The ensuing protracted legal battle was very frustrating, nail-biting, dramatic, suspenseful, and engaging. It’s lik
Lisa (Harmonybites)
Apr 29, 2010 rated it really liked it
Shelves: non-fiction, legal
This is the story of a "civil action"--that is a law suit, a "tort" where a corporation was sued for dumping toxic wastes purportedly causing cancer among the residents of Woburn Massachusetts. Harr was definitely not even-handed. This is told primarily from the point of view of the plaintiff's lawyer, Jan Schlictman, and of course readers are going to identify with the ordinary people, not the rich corporations. But at least Harr didn't go entirely Erin Brokovich, but did present the reasons th ...more
Nathan Slauer
Author Jonathan Harr details the case of Anderson v. Cryovac, a famous water contamination case, in A Civil Action. Harr writes in a relatively fast-paced and an exciting manner, successfully delivering a non-fiction work that, at times, reads more like a thriller than a straightforward account of a legal case. Unfortunately, while Harr’s writing style may make for easy reading, his message in A Civil Action is ultimately harmful as it seemingly discourages average people from getting involved w ...more
Rubin Vaughn
Jan 01, 2018 rated it really liked it
More like A Civil Fiction. This is so overdramatic but impossible to let go of at the same time, so I really can't fault it.
Apr 28, 2009 rated it liked it
Shelves: film-source
Well-written non-fiction/memoir of a plaintiff firm's unrelenting pursuit of justice---or at least a really big payoff. The true story of a bunch of partners who take out second mortgages on their houses and hock their prized possessions in order to keep their case afloat is incredible. The men are daring, or foolhardy, but they are so convinced of their position that they cannot be objective about the risks.

The book is better than the movie. Hope I didn't spoil it for you!

Being a defense atto
Jun 20, 2009 rated it really liked it
Shelves: law
This review has been hidden because it contains spoilers. To view it, click here.
Manny Santiago
Nov 13, 2009 rated it really liked it
Shelves: pg-446
The choice book that i am reading is titled, "A Civil Action" which is by the author, Jonathan Harr. This book is about a mystery case of the sickness that is going around infecting people in Woburn. The sickness case was revealed as Leukemia, which is Cancer, and some people are very concerned about this case. Some people think that the cause of the sickness is caused by the water from the wells in Woburn. There were resources that the water could turn out to be unsafe and uncleaned, especially ...more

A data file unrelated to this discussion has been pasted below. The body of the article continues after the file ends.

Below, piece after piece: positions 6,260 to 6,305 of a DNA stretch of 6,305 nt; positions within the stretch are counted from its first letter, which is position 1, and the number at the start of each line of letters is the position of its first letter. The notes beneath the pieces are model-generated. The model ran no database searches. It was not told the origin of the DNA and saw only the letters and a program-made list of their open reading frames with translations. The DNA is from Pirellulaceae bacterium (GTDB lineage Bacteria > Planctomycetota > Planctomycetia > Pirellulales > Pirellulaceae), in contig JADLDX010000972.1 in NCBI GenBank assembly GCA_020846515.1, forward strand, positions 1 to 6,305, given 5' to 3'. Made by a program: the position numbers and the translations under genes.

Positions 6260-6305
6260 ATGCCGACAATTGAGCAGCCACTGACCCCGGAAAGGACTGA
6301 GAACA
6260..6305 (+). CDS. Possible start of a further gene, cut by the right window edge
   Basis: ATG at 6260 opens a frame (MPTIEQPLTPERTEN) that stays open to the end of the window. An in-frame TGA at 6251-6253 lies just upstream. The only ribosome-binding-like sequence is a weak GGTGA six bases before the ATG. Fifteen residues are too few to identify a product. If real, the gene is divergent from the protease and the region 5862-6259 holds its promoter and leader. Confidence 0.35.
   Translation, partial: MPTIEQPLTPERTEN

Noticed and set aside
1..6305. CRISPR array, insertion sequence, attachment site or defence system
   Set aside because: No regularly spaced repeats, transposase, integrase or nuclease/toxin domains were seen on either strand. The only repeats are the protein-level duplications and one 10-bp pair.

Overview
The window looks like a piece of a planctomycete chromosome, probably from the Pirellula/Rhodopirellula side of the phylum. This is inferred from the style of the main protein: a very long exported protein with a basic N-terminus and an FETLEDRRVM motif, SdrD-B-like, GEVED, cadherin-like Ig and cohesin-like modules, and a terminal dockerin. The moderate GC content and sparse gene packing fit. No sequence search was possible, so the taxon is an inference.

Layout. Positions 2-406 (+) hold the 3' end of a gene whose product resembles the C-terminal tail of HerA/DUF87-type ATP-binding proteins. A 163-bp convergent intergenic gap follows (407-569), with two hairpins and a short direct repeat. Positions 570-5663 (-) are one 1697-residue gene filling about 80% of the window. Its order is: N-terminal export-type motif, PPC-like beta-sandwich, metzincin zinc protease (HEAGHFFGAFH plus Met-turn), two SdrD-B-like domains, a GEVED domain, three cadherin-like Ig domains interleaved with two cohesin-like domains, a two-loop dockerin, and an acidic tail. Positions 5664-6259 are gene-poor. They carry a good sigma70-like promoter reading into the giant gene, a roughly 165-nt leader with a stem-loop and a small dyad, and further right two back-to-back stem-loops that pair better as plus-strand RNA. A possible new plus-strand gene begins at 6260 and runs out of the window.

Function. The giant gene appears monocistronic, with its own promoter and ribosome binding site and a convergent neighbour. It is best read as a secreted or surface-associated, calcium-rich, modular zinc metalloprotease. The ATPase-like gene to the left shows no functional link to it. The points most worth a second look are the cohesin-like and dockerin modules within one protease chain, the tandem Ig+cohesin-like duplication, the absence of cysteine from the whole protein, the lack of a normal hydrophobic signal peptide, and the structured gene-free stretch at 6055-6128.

Nathaniel Spinney
Jul 16, 2012 rated it really liked it
A depressing story of injustice and lies and liars. I want to be a lawyer, and I want to be a good lawyer, and I want the best for my clients if/when I may have clients, but I justice to be served. This book had me thrilled until the very end when time after time justice and a sense of right was ignored. I try to look at the judgement in an unbiased manner and I feel like I can, but I still feel a bubble of fury. Just a gross display. I wish the outcome were better, I wish the system caught the ...more
Nov 08, 2011 rated it liked it
Shelves: history
Well-paced and compelling for a non-fiction account of a mass tort action. I really felt for the unpolished young plaintiffs' attorney and enjoyed reading about his rough practice-by-instinct, which is so different from the many layers of dilution that go into a junior lawyer's practice at a big firm. Given the unstoppable trajectory of the storytelling and the protagonist's huge, passionate efforts, I found the ending disappointing and lacking in denouement. Still a very good read.
Jul 19, 2011 rated it it was amazing
This was a great read. True story of a lawsuit against two companies charged with polluting the local water supply in a Boston suburb which led to several children dying of leukemia. The author was behind the scenes with the lawyers during the entire trial and aftermath which provides a very very detailed view of the entire case. It was very engrossing and engaging. I couldn't put it down.
Rebecca McNutt
Jan 11, 2015 rated it liked it
Interesting if you can stand all the politics and environmental law stuff... I don't mean to sound ignorant but I found it rather boring. Maybe because I don't really know a lot about lawsuits or the law in general?

I liked the complex characters and detailed writing, and it's a good book to pass the time with.
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Jonathan Harr is an American writer, best known for A Civil Action.
Harr was born in Beloit, Wisconsin. His sister, Cynthia Lauwers, lives in North Andover, Massachusetts. He lives and works in Northampton, Massachusetts, where he has taught nonfiction writing at Smith College. He is a former staff writer at New England Monthly and has written for The New Yorker and The New York Times Magazine. Har